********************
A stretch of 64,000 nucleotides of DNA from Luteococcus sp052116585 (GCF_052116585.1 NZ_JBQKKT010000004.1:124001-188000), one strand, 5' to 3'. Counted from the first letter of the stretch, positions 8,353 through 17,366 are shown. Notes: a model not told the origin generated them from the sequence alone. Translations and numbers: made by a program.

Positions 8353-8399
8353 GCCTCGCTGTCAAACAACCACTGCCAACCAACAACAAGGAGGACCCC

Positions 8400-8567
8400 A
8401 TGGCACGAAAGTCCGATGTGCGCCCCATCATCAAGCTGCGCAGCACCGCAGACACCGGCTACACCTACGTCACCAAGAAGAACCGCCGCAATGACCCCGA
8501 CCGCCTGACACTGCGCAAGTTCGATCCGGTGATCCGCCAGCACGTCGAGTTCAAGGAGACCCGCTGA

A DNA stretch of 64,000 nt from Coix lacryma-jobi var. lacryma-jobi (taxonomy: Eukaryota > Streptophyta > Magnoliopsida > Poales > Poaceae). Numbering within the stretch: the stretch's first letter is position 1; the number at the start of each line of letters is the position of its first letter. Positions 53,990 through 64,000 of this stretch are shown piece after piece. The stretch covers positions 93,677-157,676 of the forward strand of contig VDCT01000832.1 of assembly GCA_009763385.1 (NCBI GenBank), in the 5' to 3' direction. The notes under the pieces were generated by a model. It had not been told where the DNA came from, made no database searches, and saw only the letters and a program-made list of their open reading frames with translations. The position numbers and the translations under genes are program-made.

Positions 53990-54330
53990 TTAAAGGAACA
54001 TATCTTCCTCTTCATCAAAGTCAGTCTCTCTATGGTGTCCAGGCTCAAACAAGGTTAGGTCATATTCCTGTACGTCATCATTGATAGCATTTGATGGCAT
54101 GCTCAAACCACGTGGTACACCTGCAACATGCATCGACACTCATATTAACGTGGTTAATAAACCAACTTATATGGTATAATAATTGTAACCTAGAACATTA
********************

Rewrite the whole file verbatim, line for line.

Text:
A stretch of 64,000 nucleotides of DNA from Luteococcus sp052116585 (GCF_052116585.1 NZ_JBQKKT010000004.1:124001-188000), one strand, 5' to 3'. Counted from the first letter of the stretch, positions 8,353 through 17,366 are shown. Notes: a model not told the origin generated them from the sequence alone. Translations and numbers: made by a program.

Positions 8353-8399
8353 GCCTCGCTGTCAAACAACCACTGCCAACCAACAACAAGGAGGACCCC

Positions 8400-8567
8400 A
8401 TGGCACGAAAGTCCGATGTGCGCCCCATCATCAAGCTGCGCAGCACCGCAGACACCGGCTACACCTACGTCACCAAGAAGAACCGCCGCAATGACCCCGA
8501 CCGCCTGACACTGCGCAAGTTCGATCCGGTGATCCGCCAGCACGTCGAGTTCAAGGAGACCCGCTGA

A DNA stretch of 64,000 nt from Coix lacryma-jobi var. lacryma-jobi (taxonomy: Eukaryota > Streptophyta > Magnoliopsida > Poales > Poaceae). Numbering within the stretch: the stretch's first letter is position 1; the number at the start of each line of letters is the position of its first letter. Positions 53,990 through 64,000 of this stretch are shown piece after piece. The stretch covers positions 93,677-157,676 of the forward strand of contig VDCT01000832.1 of assembly GCA_009763385.1 (NCBI GenBank), in the 5' to 3' direction. The notes under the pieces were generated by a model. It had not been told where the DNA came from, made no database searches, and saw only the letters and a program-made list of their open reading frames with translations. The position numbers and the translations under genes are program-made.

Positions 53990-54330
53990 TTAAAGGAACA
54001 TATCTTCCTCTTCATCAAAGTCAGTCTCTCTATGGTGTCCAGGCTCAAACAAGGTTAGGTCATATTCCTGTACGTCATCATTGATAGCATTTGATGGCAT
54101 GCTCAAACCACGTGGTACACCTGCAACATGCATCGACACTCATATTAACGTGGTTAATAAACCAACTTATATGGTATAATAATTGTAACCTAGAACATTA